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Humpty Dumpty has nothing on some of the dogs we veterinarians see. Dogs who have been hit by cars or who have undergone some other trauma can suffer multiple fractures — what we call polytrauma. Putting them back together again takes extensive surgical repair and sometimes calls for some difficult decisions. Here’s how cases like this may be treated.
We start by stabilizing the dog, which may require the use of intravenous fluids, pain medications and antibiotics to ward off infections. He may need to be transferred to a specialty veterinary hospital with high-tech surgical facilities and emergency and critical care or surgical specialists who are experienced in treating these complicated cases.
Before taking a
dog into surgery, it’s important to assess vital signs. Animals hit by cars often develop internal bleeding from a tear in the spleen or liver or from sharp bone fragments that pierce organs or tissues. The dog may need a
radiographs of the chest to check the heart and lungs. The trauma of being hit by a car can cause a collapsed lung, or a pneumothorax, which is abnormal air between the lungs and the chest wall. We’ll also take radiographs of areas such as the pelvis and the front and back legs, to assess for fractures.
Usually these dogs are in no condition to walk, so we place a urinary catheter. That prevents them from urinating on themselves or being stressed about being unable to stand up and urinate. Relieving stress is an important part of care.
Lacerations are bandaged until they can be treated more thoroughly. Once the blood transfusion, fluids and pain meds have done their work of stabilizing the dog, we can address the fractures. Deciding how to repair them is where the difficult decisions come in.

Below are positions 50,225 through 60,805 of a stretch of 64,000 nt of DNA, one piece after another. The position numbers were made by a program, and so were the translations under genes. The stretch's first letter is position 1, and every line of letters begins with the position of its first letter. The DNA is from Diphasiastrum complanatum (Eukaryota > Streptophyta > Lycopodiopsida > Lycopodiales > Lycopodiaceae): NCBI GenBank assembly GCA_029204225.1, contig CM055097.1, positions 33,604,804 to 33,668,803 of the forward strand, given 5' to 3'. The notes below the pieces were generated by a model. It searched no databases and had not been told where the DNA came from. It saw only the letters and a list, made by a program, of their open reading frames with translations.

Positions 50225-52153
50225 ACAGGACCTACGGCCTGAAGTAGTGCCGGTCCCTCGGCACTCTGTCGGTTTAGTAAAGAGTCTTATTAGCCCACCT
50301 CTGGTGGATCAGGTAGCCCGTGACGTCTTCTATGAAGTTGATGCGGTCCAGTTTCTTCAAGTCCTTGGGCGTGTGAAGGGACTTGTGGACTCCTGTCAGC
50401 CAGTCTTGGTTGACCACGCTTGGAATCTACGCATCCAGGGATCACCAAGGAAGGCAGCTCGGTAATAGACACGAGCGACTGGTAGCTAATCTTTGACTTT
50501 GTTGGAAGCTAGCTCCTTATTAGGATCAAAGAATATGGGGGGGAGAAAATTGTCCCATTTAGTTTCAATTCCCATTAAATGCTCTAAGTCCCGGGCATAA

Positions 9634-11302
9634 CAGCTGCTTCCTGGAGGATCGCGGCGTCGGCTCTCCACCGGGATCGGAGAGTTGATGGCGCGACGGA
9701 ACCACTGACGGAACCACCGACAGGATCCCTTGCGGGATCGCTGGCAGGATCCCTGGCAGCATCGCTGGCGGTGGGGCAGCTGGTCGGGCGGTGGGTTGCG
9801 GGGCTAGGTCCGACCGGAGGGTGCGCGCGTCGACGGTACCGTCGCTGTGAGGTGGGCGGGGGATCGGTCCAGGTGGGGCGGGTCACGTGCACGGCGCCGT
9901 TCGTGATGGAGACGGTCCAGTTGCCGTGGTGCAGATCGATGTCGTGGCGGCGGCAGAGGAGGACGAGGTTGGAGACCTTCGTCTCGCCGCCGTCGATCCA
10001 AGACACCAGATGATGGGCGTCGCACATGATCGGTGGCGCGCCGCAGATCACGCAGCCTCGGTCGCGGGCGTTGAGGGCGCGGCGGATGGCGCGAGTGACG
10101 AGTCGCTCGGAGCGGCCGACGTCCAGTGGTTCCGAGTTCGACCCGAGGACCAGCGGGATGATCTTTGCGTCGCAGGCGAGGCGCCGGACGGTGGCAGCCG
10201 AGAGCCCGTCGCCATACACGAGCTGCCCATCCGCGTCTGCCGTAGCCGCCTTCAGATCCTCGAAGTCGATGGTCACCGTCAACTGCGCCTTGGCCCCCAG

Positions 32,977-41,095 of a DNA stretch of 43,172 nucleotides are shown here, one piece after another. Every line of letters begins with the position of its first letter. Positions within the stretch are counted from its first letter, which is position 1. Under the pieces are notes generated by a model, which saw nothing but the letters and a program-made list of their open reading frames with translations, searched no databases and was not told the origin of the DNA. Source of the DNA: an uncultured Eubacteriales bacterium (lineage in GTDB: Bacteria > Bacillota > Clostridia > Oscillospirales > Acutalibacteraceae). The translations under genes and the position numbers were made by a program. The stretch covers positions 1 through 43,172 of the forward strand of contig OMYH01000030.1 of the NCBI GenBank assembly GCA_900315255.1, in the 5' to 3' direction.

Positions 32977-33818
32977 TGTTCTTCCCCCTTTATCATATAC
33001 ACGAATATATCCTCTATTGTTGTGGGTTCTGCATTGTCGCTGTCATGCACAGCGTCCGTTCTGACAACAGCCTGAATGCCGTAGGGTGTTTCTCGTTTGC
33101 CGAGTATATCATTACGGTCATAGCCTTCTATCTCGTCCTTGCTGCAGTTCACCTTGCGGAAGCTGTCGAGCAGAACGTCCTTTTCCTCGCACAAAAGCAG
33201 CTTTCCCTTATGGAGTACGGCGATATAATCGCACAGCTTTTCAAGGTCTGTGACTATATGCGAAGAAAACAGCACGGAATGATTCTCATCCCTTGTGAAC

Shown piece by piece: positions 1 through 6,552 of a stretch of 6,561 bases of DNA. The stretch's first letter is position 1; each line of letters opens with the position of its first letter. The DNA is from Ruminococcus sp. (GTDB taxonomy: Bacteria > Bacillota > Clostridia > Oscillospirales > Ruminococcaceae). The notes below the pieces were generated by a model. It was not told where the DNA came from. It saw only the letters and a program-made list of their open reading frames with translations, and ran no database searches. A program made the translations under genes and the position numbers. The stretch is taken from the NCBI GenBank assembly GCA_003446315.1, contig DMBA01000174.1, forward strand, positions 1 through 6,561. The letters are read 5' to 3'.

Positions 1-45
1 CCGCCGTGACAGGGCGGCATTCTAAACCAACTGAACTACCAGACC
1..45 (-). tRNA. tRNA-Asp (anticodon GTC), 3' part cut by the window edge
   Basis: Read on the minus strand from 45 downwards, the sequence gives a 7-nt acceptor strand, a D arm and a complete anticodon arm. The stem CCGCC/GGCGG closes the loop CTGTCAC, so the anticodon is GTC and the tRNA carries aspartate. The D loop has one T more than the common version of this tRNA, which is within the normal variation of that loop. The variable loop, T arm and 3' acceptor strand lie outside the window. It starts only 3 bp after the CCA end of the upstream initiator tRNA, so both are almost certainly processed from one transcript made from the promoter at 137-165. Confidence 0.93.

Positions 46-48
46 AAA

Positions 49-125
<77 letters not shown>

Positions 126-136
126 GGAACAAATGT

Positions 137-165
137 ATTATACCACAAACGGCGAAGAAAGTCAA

In most cases, a broken bone is surgically repaired with pins, plates and screws. That can cost several thousand dollars, and even more if there are multiple fractures. If the dog also has severe lacerations, he’s at higher risk of infection.
Financially and medically, amputation is sometimes a better choice than repair if a leg has multiple fractures because it is less likely to heal well. If more than one leg is fractured, removing the most severely damaged leg and repairing the others can be the best way to go.
Most dogs get around very well on three legs, but many people struggle with the idea of amputation. Dogs have an advantage, though, because they start out with four legs. Adjusting to three legs is usually not difficult for them. With amputation, the dog usually recovers fairly quickly, and owners usually don’t have to worry as much about the cost of the procedure or ongoing medical care. It also allows the veterinarian to focus on the dog’s other surgical needs.
Before surgery, your dog may need another unit of blood. After he’s anesthetized, the leg or legs being repaired may be x-rayed to check for ligament damage. The x-rays are usually performed under anesthesia because it’s necessary to stress the joint to see if the ligaments are damaged. Once the extent of the damage is known, the amputation — if that is the approach taken — is performed, any remaining fractures are repaired, and lacerations are cleaned and sutured. It can take several hours to complete the surgery.
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